It's a rainy day in Paris, where Béatrice Martin is over 3,000 miles from home. Better known as Coeur de Pirate, the 26-year-old, Montreal-based singer-songwriter is in Europe promoting her third studio album Roses, a collection of pop songs grounded in Martin's piano-laden melodies and honey-sweet vocals. Released in August of 2015, seven years after her eponymous debut (which charted top ten in France), Roses has become Martin's best-selling album to date. The commercial success would be exciting for any artist, but it's all the more so for Martin, who, despite only being in her mid-20s, has been in the game a long time. She got her start at 15, playing keyboard for punk rockers December Strikes First, before joining the Québécois indie band Bonjour Brumaire two years later. One year after that she launched her solo career, releasing her debut album at 18.
"I remember when I was first starting out and my friends were going to university and having exams, I was on the road thinking, 'Well, I'm doing this amazing thing, but on the other side, I'm missing out on so much,'" she confides over the phone. "Then I got pregnant really young, and I was thinking that maybe I didn't really get to live my twenties." That said, Martin wouldn't trade in her life for something more normal -- she's been hoping for an opportunity like this ever since she started studying piano and performance on a serious level at the age of nine. She's also taken to motherhood quite naturally since the birth of her now three-year-old daughter Romy with tattoo artist husband Alex Peyrat. "It's really great what happens. I'm a certain person when I work, and with Romy I'm completely different. I'm more patient."
But all of this excitement in both her professional and personal lives can be exhausting. "Of course I feel 45 sometimes, but I don't mind," she says with a laugh. Having won a series of international awards (such as the Canadian Independent Music Award for "Francophone Artist of the Year"), garnered tens of millions of views on her YouTube videos, and become the center of attention for a loyal, international fan base, the trade-off seems like a no-brainer. Her featherlight melodies on breakout tracks "Ensemble" and "Comme des Enfants" made her a major force in the Francophone world, bringing "la chanson française" to today's youth. A quick scroll through Tumblr, however, proves that her reach extends beyond the French-speaking community; fans gravitate to the artist not only for her music but also for her style, a mix of lacey dresses and Gallic blouses offset by pork pie hats and tattoo sleeves on each arm. A fan of young designers like Damir Doma and Jacquemus, Martin also loves anything by Karl Lagerfeld -- whether for Chanel or Fendi -- and the feeling is mutual. (She's the face of Fendi's Spring 2016 'Eyeshine' sunglasses campaign.)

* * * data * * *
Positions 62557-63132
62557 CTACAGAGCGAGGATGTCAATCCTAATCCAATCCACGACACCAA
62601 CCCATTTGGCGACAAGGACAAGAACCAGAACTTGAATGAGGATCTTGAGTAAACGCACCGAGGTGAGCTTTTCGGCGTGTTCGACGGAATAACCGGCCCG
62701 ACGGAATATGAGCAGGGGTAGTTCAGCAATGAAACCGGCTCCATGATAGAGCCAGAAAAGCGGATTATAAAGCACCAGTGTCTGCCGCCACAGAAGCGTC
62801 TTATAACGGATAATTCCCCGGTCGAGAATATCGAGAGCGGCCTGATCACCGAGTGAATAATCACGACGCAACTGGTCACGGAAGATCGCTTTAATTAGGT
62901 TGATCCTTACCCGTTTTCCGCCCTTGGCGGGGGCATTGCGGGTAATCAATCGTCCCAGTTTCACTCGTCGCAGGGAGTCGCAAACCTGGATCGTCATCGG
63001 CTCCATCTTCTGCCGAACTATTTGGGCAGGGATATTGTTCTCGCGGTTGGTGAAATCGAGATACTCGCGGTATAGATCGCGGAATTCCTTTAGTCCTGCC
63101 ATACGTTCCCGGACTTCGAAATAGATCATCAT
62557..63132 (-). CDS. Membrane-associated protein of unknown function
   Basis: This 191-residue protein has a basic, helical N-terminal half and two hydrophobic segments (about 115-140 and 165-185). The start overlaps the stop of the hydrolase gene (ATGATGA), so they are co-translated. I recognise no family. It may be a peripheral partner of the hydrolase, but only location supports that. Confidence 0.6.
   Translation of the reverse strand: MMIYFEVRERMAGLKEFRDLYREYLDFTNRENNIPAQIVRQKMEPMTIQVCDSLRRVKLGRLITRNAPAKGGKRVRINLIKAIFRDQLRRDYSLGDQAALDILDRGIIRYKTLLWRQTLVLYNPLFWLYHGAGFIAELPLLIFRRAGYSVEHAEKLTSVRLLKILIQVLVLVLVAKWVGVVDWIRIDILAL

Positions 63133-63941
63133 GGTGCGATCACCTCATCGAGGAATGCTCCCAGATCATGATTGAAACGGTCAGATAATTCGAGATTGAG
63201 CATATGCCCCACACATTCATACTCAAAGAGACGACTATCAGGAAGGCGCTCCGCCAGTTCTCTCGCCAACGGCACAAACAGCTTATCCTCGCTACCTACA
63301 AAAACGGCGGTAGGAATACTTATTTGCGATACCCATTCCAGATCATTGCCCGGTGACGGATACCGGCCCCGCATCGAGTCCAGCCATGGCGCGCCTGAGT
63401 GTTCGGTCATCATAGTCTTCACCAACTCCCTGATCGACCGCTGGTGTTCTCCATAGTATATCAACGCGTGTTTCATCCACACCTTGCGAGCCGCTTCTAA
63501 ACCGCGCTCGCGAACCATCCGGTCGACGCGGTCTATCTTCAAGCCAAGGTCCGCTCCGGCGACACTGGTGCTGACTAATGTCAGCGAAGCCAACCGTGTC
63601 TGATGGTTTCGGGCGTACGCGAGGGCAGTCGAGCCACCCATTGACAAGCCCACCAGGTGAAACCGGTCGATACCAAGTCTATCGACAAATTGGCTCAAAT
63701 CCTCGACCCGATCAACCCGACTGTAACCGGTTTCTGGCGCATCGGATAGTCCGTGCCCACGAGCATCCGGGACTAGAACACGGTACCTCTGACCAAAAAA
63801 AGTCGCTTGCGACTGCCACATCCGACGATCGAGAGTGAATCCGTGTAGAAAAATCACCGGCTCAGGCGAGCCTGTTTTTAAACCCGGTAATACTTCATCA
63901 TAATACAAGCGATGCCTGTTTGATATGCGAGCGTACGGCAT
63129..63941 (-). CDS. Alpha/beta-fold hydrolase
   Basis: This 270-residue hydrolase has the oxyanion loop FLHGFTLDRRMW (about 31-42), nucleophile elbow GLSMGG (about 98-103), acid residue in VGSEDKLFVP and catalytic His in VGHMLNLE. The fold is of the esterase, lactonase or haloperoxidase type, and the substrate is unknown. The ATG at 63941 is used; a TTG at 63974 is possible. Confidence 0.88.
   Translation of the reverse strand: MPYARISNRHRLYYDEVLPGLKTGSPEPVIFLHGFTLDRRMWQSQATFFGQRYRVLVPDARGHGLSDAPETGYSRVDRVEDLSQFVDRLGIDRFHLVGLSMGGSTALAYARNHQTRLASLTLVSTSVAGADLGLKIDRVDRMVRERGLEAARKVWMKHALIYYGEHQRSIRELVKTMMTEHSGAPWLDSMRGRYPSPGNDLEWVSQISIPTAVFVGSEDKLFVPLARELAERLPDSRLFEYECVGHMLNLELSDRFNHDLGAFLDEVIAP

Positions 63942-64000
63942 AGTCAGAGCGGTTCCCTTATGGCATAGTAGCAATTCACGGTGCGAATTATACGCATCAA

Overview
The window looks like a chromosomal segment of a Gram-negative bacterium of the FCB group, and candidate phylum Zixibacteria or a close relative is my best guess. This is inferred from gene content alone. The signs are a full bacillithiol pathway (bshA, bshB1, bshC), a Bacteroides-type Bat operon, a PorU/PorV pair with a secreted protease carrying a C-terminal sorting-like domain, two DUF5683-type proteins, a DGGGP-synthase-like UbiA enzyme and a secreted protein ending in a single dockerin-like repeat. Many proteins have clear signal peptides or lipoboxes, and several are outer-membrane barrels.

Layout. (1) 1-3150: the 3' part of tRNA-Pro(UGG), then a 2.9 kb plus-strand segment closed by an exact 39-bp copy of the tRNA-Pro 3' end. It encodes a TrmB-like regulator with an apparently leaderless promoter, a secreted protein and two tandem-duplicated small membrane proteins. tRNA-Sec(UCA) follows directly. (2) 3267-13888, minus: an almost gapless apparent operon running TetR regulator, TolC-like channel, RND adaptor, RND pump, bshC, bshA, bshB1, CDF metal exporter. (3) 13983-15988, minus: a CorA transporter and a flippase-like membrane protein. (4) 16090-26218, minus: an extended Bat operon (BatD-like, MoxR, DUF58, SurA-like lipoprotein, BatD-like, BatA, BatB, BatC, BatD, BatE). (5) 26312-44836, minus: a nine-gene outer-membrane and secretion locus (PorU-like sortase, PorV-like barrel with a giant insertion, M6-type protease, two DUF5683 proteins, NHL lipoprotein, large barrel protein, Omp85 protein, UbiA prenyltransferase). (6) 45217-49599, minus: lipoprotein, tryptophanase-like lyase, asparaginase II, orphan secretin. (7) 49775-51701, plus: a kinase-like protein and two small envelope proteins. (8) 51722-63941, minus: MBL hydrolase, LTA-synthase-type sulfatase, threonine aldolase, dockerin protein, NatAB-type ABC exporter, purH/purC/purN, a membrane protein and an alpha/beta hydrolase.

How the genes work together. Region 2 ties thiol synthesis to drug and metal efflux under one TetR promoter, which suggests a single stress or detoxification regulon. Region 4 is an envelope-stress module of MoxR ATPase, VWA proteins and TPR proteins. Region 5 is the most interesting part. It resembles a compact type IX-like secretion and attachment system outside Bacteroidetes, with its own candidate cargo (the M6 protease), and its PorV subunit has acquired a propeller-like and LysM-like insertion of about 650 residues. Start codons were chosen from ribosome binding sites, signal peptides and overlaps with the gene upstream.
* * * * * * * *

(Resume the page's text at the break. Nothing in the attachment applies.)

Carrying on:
Jacket and pants by Fendi
Despite all of this acclaim in the global music market, on Tumblr, and in the fashion scene, Martin is still seen as an up-and-comer in the States. She chalks this up to a combination of language barriers and unfortunate timing -- this past January her US label, Cherrytree, parted ways with Interscope (losing most of their roster and promotional resources in the split), just when Martin was counting on them to push Roses.
"It's really fascinating because if you're from Canada or France, there's a very 'do it yourself' aspect to it all," she explains. "But then you get to the States, and it's complicated. It hurts, because you're doing so much to make this happen, you believe that these people will work for you and make your album stand out, and that never happened. At one point I was like, 'Okay, maybe my album wasn't good, and that's why it didn't work out.' But on the other hand, well, they didn't do anything with it."
That said, her success abroad and fervent fan base keep her confident and hopeful. "I believe in what I do, and I still have sold-out shows in the States," she says. " And I have such a great core fan base — they're amazing, and they believe in me." Moreover, Martin probably couldn't stop making music even if she wanted to: Songwriting has become too integral to her sense of self. "You get into a trance almost, and it's all I'll do," she says of what happens when she's writing new music. "The second that I know I have a really, really good song, there's a complete rush. It's beautiful. It's better than anything. Maybe not sex, but it's close."